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BEROEA (Aleppo) Syria.

A leading city of N Syria, on the caravan route between the Euphrates and the Mediterranean, Beroea was made a Macedonian city by Seleucus Nicator between 301 and 281 B.C. It was sacked by Chosroes in A.D. 540.

The plan of the Macedonian colony survives in the modern city. Traces of the original grid plan can be seen on the 25 ha area E of the tell: a series of streets, parallel or at right angles to each other, are oriented to the cardinal points and laid out with uniform space between them. An avenue 20-25 m wide, now occupied by souks, cut across the city from W to E, from the W gate to the foot of the citadel, and a monumental three-bay arch ornamented with military emblems marked the W exit. Colonnaded porticos were added to the arch probably in the 2d or 3d c. A.D. The agora was precisely in the center of the city, where the great mosque stands today, at the end of the aqueduct that pipes water from a spring 13 km to the N.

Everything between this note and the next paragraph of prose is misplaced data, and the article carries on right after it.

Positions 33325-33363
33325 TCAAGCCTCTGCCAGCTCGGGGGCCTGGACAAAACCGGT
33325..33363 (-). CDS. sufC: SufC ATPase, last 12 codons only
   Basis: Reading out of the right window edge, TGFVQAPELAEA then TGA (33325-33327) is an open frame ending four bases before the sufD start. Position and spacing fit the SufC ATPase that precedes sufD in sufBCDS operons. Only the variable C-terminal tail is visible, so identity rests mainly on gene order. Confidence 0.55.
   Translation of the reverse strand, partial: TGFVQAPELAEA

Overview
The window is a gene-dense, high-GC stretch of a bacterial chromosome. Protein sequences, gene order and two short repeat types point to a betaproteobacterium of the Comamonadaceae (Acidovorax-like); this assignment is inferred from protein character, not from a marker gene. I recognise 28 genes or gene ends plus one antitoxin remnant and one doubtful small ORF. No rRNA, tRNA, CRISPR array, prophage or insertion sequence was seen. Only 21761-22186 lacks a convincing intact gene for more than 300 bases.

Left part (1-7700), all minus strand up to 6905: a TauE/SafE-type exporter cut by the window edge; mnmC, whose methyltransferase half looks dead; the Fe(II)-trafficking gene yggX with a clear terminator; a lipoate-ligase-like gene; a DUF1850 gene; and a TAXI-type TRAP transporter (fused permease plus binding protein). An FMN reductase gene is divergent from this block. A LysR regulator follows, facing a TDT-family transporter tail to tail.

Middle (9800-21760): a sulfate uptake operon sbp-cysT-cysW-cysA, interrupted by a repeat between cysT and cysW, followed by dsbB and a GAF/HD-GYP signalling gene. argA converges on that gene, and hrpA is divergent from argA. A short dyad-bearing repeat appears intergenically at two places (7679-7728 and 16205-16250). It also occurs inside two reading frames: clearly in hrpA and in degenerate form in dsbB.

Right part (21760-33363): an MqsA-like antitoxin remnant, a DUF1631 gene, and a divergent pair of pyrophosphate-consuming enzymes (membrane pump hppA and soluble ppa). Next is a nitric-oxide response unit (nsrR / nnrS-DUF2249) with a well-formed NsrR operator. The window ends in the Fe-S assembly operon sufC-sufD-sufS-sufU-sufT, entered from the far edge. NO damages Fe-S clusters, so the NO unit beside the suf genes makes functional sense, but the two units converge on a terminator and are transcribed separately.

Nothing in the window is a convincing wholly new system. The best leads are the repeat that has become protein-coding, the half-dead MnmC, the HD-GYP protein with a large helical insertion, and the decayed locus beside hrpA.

The wall that ringed the ancient city forms a more or less regular rectangle, 1000 by 950 m. On the W the rampart, flanked by wide rectangular towers, ran parallel to the streets; its E face took advantage of the hill of the citadel, which bears no traces of either the Hellenistic or the Roman periods. The mediaeval gates are probably where the ancient gates stood.


J. Sauvaget, Alep (1941)PI.


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